^ Don't forget beans! Beans are an excellent source of protein.
Since I'm not a vegan, I also eat greek yogurt to get protein. I've had no real problems getting enough protein in my diet. I think that's one of the myths of being a vegetarian. I initially gave up red meat too (for health reasons mostly) but I eventually took it all out of my diet. Meat just doesn't agree with my body so I don't miss it. I advocate a balanced diet more than a vegetarian one (though I think it'd be great if everyone went meatless at least once a week!).
Great to meet other vegetarians here! I know some vegans believe that it's wrong to own a cat or dog because you're still supporting the meat industry. Really depressing thought so I'm glad to see I'm not alone in being a cat lover as well as a vegetarian.
you know, the feline need for flesh is just nature, even if the pet food industry has morphed into something so far from nature it isn't funny. i know some people advocate a vegetarian diet for their cats but i don't fall into that category. so i'm not going to feel guilty about their food, also because i don't think pet food drives factory farming. well i don't know about the more holistic brands but i'm not really going to get into that because i'm sick of it.
but i think being vegan/vegetarian and loving animals kind of goes hand-in-hand.
i love beans. i've had carnivorous friends who were convinced that i wouldn't be able to cook them without a ham hock or pork butt and they were absolutely stunned. i was cooking some that were almost done, and a friend of mine said, "omg that smells so good," so i said, "eat some." she did and went back for seconds and she said, "i was totally prepared not to like these because i thought they'd be bland as **** but they're really good." and that's just using onions, beans and salt. i can get fancier but a lot of times i don't.
not sure what you mean specifically. if you are referring to calcium, vitamin d and b12 then yes, i agree. although if you do eat a somewhat diversified diet it really isn't an issue.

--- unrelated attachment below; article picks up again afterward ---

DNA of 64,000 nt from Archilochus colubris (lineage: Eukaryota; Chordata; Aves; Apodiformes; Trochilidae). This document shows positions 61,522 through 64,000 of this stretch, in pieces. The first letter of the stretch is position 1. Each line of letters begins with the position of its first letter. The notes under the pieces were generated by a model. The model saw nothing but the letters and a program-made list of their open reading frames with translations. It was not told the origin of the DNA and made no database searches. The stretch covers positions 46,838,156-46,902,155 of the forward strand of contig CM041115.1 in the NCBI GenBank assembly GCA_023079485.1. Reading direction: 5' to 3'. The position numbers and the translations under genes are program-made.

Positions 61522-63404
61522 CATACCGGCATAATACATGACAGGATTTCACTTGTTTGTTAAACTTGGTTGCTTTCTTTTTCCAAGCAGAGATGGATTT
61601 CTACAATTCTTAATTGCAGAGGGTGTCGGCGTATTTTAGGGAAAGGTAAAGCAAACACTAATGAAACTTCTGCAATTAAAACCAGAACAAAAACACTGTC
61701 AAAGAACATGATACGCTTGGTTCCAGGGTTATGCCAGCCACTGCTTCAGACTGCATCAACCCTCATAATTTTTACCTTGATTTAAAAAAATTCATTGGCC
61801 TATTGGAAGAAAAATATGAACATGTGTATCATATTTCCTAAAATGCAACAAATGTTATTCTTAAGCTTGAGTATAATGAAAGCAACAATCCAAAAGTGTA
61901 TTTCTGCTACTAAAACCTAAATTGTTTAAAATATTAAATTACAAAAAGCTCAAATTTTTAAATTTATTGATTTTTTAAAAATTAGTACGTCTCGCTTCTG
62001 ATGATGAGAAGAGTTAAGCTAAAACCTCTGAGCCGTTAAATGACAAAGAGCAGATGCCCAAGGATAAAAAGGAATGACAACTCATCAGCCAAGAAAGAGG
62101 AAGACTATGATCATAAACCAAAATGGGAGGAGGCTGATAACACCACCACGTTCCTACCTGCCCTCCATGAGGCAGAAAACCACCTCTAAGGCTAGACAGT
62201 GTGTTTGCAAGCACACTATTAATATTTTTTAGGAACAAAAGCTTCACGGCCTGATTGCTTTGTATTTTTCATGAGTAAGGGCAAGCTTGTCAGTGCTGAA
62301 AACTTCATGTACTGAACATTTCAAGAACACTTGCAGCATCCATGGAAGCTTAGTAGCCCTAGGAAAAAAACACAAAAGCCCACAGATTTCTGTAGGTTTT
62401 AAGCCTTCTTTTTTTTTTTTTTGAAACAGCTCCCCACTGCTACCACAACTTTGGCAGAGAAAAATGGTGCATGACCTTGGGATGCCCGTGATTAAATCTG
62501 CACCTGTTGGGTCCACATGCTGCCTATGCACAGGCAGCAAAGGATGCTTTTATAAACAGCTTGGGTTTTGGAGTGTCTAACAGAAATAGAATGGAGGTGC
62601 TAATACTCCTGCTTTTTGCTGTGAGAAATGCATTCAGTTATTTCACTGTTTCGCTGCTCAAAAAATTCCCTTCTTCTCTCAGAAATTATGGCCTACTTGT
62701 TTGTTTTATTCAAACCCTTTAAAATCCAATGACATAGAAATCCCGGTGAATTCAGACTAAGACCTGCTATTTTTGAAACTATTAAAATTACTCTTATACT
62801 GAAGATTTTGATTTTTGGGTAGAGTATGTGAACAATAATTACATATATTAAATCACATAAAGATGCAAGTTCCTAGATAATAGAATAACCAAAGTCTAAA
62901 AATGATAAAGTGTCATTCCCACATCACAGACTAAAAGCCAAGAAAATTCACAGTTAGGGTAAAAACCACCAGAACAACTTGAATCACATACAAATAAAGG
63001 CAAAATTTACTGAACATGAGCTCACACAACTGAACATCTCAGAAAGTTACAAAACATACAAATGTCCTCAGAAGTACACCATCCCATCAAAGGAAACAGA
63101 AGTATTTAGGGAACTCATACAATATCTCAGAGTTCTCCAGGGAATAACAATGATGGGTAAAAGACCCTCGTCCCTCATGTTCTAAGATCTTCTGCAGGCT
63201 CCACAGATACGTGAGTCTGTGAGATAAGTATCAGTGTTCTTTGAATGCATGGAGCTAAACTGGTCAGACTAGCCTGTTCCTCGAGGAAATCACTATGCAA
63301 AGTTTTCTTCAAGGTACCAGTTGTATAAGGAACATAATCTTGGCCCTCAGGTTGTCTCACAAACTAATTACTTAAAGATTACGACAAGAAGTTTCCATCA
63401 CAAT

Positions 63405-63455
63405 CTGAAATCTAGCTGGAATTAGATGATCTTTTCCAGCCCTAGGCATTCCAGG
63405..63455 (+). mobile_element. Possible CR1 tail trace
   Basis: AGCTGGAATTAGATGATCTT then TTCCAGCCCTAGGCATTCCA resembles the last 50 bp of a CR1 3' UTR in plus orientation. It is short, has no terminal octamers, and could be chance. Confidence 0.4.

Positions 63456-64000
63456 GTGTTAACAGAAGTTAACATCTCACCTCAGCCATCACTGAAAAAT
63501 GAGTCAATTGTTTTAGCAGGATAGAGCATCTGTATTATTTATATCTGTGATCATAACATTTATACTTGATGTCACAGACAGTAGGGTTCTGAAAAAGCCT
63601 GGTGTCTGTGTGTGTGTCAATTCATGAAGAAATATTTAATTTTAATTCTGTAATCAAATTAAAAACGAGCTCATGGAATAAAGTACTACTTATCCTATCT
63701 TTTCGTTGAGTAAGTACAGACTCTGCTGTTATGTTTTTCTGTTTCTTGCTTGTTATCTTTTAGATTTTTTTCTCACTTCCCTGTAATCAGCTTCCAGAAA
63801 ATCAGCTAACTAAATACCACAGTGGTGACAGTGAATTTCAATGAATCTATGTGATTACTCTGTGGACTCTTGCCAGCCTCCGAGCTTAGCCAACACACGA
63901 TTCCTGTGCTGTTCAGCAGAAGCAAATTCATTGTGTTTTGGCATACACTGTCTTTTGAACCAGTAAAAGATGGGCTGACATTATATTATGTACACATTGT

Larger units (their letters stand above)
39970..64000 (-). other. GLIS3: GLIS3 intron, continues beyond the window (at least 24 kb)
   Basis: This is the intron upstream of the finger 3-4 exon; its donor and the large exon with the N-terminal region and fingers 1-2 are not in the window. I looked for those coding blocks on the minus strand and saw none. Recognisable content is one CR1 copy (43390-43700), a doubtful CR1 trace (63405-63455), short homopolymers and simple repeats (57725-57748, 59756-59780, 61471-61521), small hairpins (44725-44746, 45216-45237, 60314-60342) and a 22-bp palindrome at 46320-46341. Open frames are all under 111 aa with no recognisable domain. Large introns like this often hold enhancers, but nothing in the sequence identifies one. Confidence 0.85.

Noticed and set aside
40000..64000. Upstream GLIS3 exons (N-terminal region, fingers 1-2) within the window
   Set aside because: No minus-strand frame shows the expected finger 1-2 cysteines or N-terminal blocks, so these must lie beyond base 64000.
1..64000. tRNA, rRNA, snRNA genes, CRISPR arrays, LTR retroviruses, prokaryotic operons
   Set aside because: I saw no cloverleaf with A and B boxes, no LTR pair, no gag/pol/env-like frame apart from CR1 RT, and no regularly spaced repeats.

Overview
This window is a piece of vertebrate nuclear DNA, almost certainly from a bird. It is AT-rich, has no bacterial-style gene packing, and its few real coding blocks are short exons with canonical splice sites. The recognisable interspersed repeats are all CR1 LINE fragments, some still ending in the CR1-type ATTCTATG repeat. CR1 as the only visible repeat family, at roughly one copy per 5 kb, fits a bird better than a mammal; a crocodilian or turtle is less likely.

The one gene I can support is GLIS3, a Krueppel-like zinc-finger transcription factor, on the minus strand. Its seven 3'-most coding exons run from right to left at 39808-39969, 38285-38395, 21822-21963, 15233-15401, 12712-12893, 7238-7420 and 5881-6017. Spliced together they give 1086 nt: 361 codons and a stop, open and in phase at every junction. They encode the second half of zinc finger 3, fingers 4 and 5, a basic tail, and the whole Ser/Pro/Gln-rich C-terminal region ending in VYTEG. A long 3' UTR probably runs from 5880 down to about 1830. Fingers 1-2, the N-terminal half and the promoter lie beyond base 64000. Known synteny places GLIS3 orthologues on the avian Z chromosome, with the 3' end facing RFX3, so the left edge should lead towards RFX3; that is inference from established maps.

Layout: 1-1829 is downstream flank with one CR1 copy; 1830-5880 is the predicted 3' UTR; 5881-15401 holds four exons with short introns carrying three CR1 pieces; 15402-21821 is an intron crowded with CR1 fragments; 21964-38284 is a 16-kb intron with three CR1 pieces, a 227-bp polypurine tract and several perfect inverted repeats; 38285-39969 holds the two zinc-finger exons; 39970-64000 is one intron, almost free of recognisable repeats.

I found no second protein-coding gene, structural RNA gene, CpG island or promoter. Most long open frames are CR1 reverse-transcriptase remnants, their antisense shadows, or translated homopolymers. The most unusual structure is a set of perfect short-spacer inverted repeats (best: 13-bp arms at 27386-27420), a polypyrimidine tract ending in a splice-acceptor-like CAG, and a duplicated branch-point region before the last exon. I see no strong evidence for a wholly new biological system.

yes, i was specifically talking about b-12. after about 20 years of being vegetarian, i had a severe deficiency and my doctor thought i had pernicious anemia. the good news is that your body stores enough for about 10 years before that starts showing up. i took shots, no biggie
as far as balanced, you're a runner and you even know how many grams of protein you need a day, but you'd be amazed at how many people don't think about things like that. you need about twice as much as most people. i've had to double up to your range to heal from surgery, and seitan is very helpful for boosting pre-albumin. i've gotten low on that too, a normal range is 18 -35 and mine got down to 4, but i was in the hospital for a long time (2 months) and they weren't feeding me anything i could eat. you wouldn't believe how many doctors i've fought with over what i eat but the new ones are way more oriented toward animal-product free diets.
This isn't soy-based but have you ever tried Daiya? It seems to be the most popular "cheese" among vegans where I live. I have yet to try it myself but from what I hear, it actually melts, too. Daiya - Wikipedia, the free encyclopedia
I admit: I'm no longer vegetarian. I was for 8 years, but seafood eventually got to me. Mussels, crabs and shrimp. I know it's shellfish of me but what can I say.
hi! i haven't but i'll look into it. i was raised in a kosher household so i didn't eat seafood until late in my teens, (got that from hanging out with people who "used" lol) but i was never overly fond of it. that's for other reasons that i won't bring up because i'm not out to spoil your enjoyment of it.
and weirdly, i never ate bacon. i have a feeling that if you never eat it, you don't know what you're missing and you don't care.
there are a lot of other things on this thread i wanted to address but i can't remember who said what. what was the significance of a lamb liver on your car seat? the equivalent of throwing red paint on people who wear fur?
and when it comes to leather: this is how i see it but i've been wrong a couple of times in my life (<---more sarcasm). leather is a by-product of slaughter, and the animal was killed for meat so that's just using all of the animal. right? i mean, if they kill it for their hide and throw the meat away, that seems different because it wouldn't have been killed at all. but if it's already dead, it's just using something that would otherwise be discarded. (some people might argue that with pet food--however, rendering plants do so much to inedible garbage that it gets into a completely different area. some things are just supposed
to be thrown away and not eaten or used.)
i know in a perfect world, no one would eat cows and pigs and chickens, but i don't really foresee veganism ever being the norm. so in that world, leather would be an abomination but since it's already there, is it really so wrong? i know buying it is supporting animals who were probably killed from industrial cruel conditions, but if they were humanely butchered, would it be different? that would mean you can't have a down comforter (which i don't have anyway because i'm sure if i did, one or more of my cats would pee on it) either. it all gets so complicated. and i'm not going to start looking for vegan dryer sheets either (bounce and probably other brands use beef tallow and don't list it as an ingredient) because i have to draw the line somewhere. and that line comes somewhere around my lip balm, dryer sheets, leather jacket and cat food.